Editor’s Note: This is part 3 of an 11 part series detailing the ways that the alt-right violates the 11 Principles of a Reagan Conservative as laid out by Dr. Paul Kengor. Read part 2 here.
I don’t believe in karma, or in the whole peace and love mantra. I probably would not even be religious if I was not convinced of the gospel of Jesus Christ. I look at most things in life very skeptically. So when I hear people say something like, “we are more alike than we are different” I cringe a little at first. It sounds like the mundane sort of happy crap to be expected out of those incessant optimists. Since I am not an optimist, nor am I a pessimist, my next step upon hearing something like that is to analyze it as realistically as I can. Optimism is little better than an exaggeration of how full a glass is because to a realist, the glass has a finite amount of liquid in it.
When you think about the statement, “we are more alike than we are different” it is easy to call shenanigans. We see the differences all around us. It seems every other night, there is a protest somewhere and someone is upset about something.
I think about a group such as antifa. It is easy to speak badly of antifa. They give people a lot of negative things to say about them. I disagree with most of what antifa is and what they do. However, I am also opposed to fascism. Nationalistic socialism, or socialism with some sort of racial or nationalistic aspect is as un-American as communism. Antifa claims to be opposed to fascism. Insofar as that is true, I find myself in agreement with them. They lose my support the farther left they deviate from that otherwise positive goal. I also take an incredible amount of issue with their tactics, their means to the end of opposing fascism. Everywhere they go, violence and other nonsense follows them.
Contrast antifa with people such as neo-Nazis, Klansmen, or the alt-right. Not only do I disdain their end goals, “living space” to create a “white homeland”, but I also disagree with their intimidation tactics. Those gun toting, armor wearing, wannabe-commandos use indefensible means to achieve an indefensible end.
One of the 11 principles of a Reagan Conservative is freedom. Now, freedom is a vague term. It means different things to different people. To an antifa protester, freedom can mean the ability to live in a society that supports civil rights. Now I don’t know about you, but I can get behind that. We can debate what a civil right is and how the government ensures its existence, but no conservative ought to be against anyone who wishes to live in a society that protects civil rights. (You will notice I am using “civil right” instead of “social justice” just in case you thought I was getting soft).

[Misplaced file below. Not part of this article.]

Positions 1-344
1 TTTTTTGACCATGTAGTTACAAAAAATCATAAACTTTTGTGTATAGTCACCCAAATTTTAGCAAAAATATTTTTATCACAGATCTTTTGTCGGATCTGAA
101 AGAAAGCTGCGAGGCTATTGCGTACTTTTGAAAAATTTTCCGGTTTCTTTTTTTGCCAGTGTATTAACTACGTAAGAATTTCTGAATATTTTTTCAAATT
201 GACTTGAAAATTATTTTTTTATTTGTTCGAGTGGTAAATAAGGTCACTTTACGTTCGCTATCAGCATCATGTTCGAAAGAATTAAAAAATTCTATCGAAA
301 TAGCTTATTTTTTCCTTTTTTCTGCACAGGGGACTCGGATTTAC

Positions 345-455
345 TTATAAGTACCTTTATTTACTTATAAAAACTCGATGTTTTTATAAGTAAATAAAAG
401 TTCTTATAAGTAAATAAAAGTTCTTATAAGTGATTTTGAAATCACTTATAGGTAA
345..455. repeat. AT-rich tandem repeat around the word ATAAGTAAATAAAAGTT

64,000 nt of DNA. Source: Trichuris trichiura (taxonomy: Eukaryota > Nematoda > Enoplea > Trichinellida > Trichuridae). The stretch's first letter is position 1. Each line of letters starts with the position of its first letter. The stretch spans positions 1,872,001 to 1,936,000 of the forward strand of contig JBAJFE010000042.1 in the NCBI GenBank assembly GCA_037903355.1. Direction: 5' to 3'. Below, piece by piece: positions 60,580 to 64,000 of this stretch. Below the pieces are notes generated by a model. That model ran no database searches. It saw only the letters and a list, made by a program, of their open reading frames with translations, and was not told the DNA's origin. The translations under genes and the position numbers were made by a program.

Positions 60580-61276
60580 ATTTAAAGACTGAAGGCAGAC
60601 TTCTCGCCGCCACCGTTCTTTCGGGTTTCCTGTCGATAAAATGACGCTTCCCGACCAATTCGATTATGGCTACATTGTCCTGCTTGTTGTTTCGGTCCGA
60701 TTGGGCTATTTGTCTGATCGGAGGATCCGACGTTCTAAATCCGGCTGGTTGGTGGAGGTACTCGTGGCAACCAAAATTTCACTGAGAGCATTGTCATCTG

Freedom to a member of the alt-right could be freedom from people of color. Sure, you could make an argument that somehow that counts as “freedom”, but you would have to be a very racist person to make that argument. You would also be wrong, but my thoughts on the matter won’t matter much to someone defining “freedom” that way. In any case, that is not the sort of freedom that Reagan or any conservative should stand for.
When someone says to you, “we are more alike than we are different” it only makes sense to be skeptical of that assessment. But upon closer inspection I have found that it is a true statement. Regardless of who you are or what you believe, the most American thing to be is a freedom seeking person. We are more alike because we can all agree on the same ends: Freedom, prosperity, and building a great nation. Between people like antifa and the alt-right, their means can skew their ends. But we are not entirely different. As conservatives our means can also skew our ends. We currently control the American government. We ought to keep in mind all those who seek freedom, regardless of party, and work with them towards those lofty ends of freedom and prosperity. We must at the same time work with all those who love freedom to ensure that those skewed ends do not enter into the equation and are left in the past.